The Case for REITs

Real estate has a unique position between fixed income and equity in a portfolio. While it generates income like a bond, its principal generally adjusts over time with inflation. Oddly, it is one of the few investments where both the income stream and principal are generally expected to appreciate over time with inflation.

The easiest way to invest in real estate is via a Real Estate Investment Trust or REIT for short. REITs were created when President Eisenhower signed into law the REIT Act title contained in the Cigar Excise Tax Extension of 1960. REITs were created by Congress in order to give all investors the opportunity to invest in large-scale, diversified portfolios of income-producing real estate1.Today the publicly listed REIT universe is a $1trillion market.

Because the capital structure of REITs is leveraged (they typically hold a debt on the properties they own), the correlation to interest rates is much lower than stocks despite REIT ownership being an equity security. While declining interest rates are often indicative of a slowing growth and inflation environment (growth and inflation naturally are good for owning real estate as property values and subsequently income streams rise), it also simultaneously lowers the bar for returns, and lowers the cost of capital for these sometimes highly levered structures.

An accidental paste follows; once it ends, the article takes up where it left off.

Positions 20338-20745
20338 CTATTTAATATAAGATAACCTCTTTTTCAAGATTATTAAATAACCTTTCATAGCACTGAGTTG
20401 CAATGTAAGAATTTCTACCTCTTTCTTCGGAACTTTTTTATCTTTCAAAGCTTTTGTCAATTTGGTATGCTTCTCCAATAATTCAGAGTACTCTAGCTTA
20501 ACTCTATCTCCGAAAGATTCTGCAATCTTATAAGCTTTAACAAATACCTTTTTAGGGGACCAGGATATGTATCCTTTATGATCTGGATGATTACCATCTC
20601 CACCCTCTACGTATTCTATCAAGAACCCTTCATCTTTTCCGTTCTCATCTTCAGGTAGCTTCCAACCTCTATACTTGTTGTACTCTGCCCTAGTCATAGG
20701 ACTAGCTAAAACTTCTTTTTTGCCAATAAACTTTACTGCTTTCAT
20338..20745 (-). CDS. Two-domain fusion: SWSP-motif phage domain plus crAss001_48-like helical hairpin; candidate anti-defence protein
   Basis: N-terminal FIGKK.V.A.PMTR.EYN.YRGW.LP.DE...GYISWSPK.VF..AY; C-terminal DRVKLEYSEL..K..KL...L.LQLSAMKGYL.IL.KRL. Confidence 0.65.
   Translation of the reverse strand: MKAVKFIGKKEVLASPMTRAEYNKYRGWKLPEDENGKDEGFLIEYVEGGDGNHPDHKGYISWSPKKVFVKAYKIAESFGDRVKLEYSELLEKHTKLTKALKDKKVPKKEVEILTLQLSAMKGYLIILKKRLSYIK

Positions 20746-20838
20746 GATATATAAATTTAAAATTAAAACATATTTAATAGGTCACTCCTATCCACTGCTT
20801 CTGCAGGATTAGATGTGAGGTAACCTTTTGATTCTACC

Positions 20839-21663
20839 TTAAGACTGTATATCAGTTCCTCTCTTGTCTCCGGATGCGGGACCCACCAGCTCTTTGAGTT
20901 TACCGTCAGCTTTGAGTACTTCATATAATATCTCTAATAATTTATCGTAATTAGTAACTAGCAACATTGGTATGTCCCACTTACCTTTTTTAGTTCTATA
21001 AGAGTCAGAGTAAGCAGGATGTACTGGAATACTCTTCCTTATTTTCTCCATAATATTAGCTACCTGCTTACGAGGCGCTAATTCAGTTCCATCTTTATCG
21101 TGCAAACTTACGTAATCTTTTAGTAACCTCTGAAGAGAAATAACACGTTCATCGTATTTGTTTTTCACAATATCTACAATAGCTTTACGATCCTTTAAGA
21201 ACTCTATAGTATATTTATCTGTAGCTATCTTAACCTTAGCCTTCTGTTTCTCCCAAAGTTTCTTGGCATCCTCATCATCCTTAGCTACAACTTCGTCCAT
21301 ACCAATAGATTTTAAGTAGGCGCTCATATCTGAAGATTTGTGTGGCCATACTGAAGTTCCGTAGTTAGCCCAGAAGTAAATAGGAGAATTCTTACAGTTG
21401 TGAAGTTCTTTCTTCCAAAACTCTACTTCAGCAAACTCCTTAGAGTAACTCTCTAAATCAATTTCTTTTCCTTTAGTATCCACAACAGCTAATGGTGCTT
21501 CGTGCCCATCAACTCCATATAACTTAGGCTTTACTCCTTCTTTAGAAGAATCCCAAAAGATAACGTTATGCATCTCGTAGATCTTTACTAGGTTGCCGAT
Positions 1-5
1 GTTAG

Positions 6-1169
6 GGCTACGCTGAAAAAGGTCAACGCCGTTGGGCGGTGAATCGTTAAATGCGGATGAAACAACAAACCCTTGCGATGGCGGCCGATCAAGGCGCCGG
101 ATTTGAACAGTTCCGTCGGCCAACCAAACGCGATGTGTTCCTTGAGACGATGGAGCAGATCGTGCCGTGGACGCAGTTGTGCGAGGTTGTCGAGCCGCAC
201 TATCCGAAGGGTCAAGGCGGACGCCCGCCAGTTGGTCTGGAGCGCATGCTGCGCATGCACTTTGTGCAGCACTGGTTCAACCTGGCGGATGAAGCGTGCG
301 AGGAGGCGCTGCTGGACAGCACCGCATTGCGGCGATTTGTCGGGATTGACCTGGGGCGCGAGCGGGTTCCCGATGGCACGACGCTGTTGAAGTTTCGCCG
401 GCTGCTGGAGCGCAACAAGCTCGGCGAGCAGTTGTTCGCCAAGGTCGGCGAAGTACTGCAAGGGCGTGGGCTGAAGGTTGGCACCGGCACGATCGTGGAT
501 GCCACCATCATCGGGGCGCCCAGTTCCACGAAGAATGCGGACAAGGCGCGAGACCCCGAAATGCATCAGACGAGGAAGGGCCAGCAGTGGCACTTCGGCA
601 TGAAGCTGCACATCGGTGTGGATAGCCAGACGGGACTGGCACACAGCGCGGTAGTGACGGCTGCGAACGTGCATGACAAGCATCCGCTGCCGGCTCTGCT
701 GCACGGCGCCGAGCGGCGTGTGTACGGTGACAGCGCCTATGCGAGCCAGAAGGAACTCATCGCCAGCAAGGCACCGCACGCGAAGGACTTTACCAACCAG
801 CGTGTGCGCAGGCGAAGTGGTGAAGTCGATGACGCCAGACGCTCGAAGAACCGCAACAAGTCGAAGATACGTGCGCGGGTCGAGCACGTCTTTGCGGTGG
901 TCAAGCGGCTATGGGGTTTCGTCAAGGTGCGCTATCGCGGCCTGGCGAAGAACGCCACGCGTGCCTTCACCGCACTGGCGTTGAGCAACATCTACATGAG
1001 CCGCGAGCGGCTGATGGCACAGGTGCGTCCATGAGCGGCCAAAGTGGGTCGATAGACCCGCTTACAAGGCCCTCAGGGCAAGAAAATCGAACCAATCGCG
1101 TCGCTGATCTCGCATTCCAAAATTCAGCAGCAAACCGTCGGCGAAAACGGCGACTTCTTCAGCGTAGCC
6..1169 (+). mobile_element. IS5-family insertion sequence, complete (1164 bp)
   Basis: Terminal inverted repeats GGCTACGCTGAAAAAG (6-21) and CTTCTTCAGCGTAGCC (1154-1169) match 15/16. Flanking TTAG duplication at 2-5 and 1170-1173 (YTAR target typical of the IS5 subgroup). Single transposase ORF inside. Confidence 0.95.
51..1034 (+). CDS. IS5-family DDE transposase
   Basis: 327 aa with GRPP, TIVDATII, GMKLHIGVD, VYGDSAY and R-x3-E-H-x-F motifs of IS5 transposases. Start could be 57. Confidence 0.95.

This can be seen in Table 1. Within this table the lower the number, the lower the annualized correlation two markets have. For example, we note that the Dow Jones US Select REIT index has a high correlation (.72740) to the S&P Global ex US REIT Index, but a low correlation (-.26080) to the Barclays US Government Bond Index Intermediate.

Given the different sensitivity to both interest rate levels and the overall stock market, REITs can act as a compelling diversifier to a balanced portfolio. Always counterbalanced to returns, cyclical and credit events are the dominant risks. In fact, a dominant explainer of REIT returns year over year is the Corporate Bond Baa spread.

As shown in the table below, REIT returns show the highest correlation to US High Yield Bonds (other than to Global REITs) with nearly 60% of returns explained by movements in high yield bonds.

A traditional 60/40 portfolio has returned approximately 641% since 1990, while a 55% stocks/35% bonds/10% REIT portfolio has returned 713%. This additional return has not come without cost. The volatility of REITs has been slightly higher than in equities, but mostly due to the heightened volatility during the Great Recession (2008/2009) when real estate was at the epicenter of the crash. Still, the average annualized volatility since 1989 of the portfolio with REITs (11.01%) was only 0.3 points above the portfolio without (10.82%).

As Figure 2 illustrates, REITs are slightly more volatile than the broader equity market, but they have also offered higher return. Because of their capital structure, they have historically acted as a diversifier to both interest rates and the general stock market. Unlike commodities, which our past newsletter explored, the addition of REITs to a balanced portfolio adds meaningful diversification and return enhancement. In closing, REITs should have a small, but meaningful allocation in your balanced portfolio.